On March 4, 2009, Dr. Nichols was appointed the Chief of Defense Nuclear Safety (CDNS), reporting to the Administrator of the National Nuclear Security Administration through the Principal Deputy Administrator. CDNS advises the Administrator in matters relating to nuclear facility and nuclear explosive operations, advises other senior officials on associated policy matters, and assists NNSA field and program elements with identifying and resolving nuclear safety issues as requested. The CDNS is responsible for assuring that issues concerning nuclear safety are identified and resolved.
Prior to his assignment as the CDNS, Dr. Nichols served as a Technical Lead in the Office of the CDNS since April 2005. His responsibilities included coordinating Central Technical Authority concurrence on directives and exemptions, as well as on issues relating to nuclear materials, criticality safety, and the safe operations of NNSA nuclear facilities. On behalf of the CDNS, he maintained operational awareness of nuclear operations at Los Alamos and Sandia National Laboratories. He was a team member on all CDNS Biennial Reviews conducted at NNSA nuclear sites, focusing on the Startup of Nuclear Facilities functional area, as well as other functional areas including safety basis and conduct of operations. He reviewed conduct of operations in the Tritium Extraction Facility operational readiness review in 2006, and served as the Senior Advisor on the Waste Characterization, Reduction and Repackaging Facility operational readiness review in 2006.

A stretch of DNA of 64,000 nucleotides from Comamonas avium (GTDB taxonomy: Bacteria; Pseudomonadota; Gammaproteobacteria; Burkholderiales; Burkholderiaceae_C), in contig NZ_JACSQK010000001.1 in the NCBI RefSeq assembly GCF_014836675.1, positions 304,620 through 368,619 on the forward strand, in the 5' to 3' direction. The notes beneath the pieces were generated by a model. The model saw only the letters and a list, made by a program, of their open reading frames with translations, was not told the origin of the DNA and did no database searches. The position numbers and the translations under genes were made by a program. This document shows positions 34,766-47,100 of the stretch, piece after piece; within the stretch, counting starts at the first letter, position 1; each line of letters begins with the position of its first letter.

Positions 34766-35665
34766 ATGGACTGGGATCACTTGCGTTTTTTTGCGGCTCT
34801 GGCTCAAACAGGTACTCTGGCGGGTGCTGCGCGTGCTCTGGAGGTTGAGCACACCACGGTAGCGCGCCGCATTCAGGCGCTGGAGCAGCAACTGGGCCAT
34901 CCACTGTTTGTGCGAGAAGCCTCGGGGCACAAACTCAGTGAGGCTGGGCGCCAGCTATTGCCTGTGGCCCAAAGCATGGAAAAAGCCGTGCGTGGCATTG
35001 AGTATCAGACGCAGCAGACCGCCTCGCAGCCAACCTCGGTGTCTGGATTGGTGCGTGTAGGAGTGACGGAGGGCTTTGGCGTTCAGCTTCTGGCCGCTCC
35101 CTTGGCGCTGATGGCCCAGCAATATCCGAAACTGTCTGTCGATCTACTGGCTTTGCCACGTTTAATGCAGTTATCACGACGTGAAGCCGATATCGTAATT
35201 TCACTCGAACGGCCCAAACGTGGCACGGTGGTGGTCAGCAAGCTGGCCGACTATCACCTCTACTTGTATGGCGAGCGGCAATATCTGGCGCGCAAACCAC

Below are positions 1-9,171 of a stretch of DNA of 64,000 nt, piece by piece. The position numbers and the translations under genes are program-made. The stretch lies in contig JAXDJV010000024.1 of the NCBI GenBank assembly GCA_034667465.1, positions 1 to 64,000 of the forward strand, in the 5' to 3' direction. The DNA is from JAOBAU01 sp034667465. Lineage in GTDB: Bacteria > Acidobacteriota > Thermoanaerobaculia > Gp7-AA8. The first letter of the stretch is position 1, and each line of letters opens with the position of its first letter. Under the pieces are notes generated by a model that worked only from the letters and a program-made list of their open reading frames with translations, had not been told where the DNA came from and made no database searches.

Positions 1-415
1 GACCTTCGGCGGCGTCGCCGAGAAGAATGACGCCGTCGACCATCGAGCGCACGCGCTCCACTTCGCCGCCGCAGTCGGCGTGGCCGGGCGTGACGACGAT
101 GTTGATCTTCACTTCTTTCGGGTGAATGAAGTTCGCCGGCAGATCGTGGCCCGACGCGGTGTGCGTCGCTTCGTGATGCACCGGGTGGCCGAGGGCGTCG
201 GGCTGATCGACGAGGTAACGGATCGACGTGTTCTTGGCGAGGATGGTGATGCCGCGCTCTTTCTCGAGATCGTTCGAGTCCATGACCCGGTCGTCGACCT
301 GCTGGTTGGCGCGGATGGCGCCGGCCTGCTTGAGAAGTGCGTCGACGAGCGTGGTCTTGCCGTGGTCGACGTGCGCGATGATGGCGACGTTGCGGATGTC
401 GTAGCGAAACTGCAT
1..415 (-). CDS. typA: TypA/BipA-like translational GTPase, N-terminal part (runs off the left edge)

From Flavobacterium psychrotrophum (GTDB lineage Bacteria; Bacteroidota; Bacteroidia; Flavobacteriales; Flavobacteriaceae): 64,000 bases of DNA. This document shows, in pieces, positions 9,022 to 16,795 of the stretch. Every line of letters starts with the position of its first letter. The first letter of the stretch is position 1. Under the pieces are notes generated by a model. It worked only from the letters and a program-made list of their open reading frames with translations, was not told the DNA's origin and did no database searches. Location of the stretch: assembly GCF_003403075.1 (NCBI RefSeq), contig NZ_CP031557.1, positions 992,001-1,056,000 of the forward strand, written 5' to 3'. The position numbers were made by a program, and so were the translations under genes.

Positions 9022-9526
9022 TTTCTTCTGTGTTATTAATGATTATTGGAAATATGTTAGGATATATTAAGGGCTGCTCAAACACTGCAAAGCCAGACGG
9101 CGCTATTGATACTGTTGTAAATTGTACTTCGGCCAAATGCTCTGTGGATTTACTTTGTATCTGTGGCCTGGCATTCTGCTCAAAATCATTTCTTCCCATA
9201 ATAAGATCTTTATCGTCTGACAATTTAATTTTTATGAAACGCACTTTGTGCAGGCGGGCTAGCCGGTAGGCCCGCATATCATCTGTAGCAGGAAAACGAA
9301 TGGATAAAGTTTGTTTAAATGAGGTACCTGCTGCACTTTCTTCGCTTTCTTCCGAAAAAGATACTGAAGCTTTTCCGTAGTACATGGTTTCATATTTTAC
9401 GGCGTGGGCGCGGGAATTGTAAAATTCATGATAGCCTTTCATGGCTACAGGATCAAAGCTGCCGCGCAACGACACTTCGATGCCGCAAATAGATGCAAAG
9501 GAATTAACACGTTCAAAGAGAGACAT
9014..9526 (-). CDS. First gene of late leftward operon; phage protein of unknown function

Prior to coming to NNSA, Dr. Nichols performed nuclear safety oversight for four years as a technical specialist for the Defense Nuclear Facilities Safety Board, focusing on operations at Pantex, Y-12, and DOE national laboratories. During that period, he evaluated nuclear facility documented safety analyses for compliance with nuclear safety requirements; performed onsite reviews of ISMS implementation; and performed extensive reviews of Unreviewed Safety Question process implementation across the defense nuclear complex.
Prior to 2001 Dr. Nichols spent 20 years in the U.S. Air Force, and was involved in a variety of Air Force and Navy nuclear weapon and reactor programs. His military experience includes five years evaluating and assessing space nuclear reactor technology, two years as director of a space nuclear reactor technology assessment program, three years performing nuclear weapon design physics analysis at Los Alamos National Laboratory, nine months leading the Air Force cruise missile nuclear weapons program officers’ group, and two years working for the Air Staff at the Pentagon.
Dr. Nichols holds a Ph.D. in Engineering Physics, Air Force Institute of Technology; a M.S. in Nuclear Engineering from the Air Force Institute of Technology; and a B.S. in Nuclear Engineering from the Pennsylvania State University.